Fuel vapors are stored in the charcoal canister, then burned later when the engine is running. The Engine Computer turns on the solenoid to allow those vapors to enter the engine, then it expects to see a change in the exhaust gas. It also expects to see a pressure change in the vapor system when that solenoid opens the valve. The computer detected a problem and set the code, but you don't know if there was proper flow that wasn't measured, if there was no flow due to blockage in the hose or valve, or if the valve is defective and not opening. The code only tells you why the computer is not happy, it doesn't tell you the cause of that unhappiness. That is where the troubleshooting begins. Mechanics have entire books on the steps needed to isolate the problem. Usually it's not a big problem but it's best left to an experienced mechanic. What you can do yourself first is to check for any small hoses that are disconnected, pinched, or have loose clamps.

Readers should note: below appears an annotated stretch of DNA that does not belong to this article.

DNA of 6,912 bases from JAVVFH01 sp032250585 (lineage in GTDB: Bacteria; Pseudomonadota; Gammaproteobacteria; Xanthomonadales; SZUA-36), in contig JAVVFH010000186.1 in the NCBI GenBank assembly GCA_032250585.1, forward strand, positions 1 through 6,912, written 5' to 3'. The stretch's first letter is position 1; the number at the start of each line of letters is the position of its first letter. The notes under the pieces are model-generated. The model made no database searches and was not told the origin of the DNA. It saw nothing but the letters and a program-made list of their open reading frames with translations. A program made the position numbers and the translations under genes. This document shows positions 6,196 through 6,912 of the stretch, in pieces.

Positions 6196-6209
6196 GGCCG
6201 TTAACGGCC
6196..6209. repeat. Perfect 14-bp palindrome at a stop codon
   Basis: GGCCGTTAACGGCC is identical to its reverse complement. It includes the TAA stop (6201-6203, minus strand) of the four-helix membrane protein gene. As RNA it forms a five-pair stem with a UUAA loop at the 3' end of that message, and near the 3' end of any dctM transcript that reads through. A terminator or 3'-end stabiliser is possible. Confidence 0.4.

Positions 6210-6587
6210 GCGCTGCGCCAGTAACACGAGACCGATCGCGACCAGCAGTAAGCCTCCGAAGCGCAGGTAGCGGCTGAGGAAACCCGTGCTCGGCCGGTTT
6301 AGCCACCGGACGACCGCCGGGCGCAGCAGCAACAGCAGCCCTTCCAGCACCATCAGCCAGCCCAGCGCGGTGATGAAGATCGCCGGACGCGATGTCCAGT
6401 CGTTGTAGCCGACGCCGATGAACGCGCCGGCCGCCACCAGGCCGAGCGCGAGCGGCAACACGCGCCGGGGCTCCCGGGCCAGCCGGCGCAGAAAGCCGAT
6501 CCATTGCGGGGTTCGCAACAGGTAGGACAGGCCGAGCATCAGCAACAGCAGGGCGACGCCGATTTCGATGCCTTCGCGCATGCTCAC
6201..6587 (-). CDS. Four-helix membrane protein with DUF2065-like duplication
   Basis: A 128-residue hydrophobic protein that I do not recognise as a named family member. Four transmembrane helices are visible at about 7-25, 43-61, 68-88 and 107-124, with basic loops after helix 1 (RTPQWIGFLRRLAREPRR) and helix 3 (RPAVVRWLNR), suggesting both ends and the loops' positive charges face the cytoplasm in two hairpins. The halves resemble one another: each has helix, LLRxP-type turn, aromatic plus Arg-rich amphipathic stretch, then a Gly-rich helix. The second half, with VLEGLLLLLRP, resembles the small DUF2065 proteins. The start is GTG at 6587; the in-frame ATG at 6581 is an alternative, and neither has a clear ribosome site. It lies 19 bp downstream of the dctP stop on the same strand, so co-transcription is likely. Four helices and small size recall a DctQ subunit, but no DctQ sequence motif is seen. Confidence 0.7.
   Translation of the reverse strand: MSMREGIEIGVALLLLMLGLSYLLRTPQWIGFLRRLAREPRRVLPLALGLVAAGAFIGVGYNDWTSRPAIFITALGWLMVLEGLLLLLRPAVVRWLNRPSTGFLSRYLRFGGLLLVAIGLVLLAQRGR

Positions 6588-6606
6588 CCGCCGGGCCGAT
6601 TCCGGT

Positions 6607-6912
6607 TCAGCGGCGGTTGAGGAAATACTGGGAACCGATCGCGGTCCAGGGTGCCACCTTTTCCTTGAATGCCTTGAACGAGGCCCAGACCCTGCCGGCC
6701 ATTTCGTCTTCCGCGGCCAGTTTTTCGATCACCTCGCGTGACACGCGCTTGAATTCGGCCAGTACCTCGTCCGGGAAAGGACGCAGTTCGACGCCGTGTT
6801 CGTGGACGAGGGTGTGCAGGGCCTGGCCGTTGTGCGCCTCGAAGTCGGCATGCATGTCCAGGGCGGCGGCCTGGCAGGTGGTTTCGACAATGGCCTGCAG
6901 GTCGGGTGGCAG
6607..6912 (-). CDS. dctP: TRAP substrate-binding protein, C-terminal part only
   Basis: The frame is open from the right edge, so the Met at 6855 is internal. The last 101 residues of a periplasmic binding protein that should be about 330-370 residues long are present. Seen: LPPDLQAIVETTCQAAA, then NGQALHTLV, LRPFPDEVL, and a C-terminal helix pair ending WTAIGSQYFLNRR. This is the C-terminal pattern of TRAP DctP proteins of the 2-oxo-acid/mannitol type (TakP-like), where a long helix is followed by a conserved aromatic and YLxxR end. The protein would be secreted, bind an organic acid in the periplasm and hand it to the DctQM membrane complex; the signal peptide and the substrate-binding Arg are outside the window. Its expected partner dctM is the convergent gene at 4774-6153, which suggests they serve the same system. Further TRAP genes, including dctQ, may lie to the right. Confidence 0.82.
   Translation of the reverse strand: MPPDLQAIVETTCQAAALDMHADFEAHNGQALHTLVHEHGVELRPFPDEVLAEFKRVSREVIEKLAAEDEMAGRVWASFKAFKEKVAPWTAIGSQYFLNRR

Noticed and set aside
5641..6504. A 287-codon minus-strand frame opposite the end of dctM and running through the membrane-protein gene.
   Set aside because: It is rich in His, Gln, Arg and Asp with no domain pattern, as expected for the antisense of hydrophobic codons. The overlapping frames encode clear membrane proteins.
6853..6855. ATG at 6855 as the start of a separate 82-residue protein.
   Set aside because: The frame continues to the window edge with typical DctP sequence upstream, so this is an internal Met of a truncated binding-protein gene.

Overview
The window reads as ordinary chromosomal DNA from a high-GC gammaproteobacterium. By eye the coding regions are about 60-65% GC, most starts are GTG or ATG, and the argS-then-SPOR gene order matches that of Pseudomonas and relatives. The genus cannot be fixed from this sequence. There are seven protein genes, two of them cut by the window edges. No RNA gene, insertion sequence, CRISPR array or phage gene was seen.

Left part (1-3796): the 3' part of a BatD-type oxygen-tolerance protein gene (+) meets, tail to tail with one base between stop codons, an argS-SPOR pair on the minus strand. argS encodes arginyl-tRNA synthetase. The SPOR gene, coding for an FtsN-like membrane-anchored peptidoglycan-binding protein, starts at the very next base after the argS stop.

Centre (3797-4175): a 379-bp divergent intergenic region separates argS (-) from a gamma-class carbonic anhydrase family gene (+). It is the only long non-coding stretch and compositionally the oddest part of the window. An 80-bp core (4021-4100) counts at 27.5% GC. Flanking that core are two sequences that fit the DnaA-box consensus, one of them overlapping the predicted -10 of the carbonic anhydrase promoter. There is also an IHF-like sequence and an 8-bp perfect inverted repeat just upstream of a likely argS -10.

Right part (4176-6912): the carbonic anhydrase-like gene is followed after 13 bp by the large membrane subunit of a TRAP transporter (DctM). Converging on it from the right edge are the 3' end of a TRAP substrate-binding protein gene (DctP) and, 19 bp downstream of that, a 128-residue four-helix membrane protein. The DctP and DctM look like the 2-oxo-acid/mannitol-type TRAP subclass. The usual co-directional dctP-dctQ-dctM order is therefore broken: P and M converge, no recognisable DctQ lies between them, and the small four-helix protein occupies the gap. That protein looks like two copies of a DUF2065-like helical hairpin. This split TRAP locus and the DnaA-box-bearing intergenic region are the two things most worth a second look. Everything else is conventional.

Wednesday, April 20th, 2011 AT 9:26 PM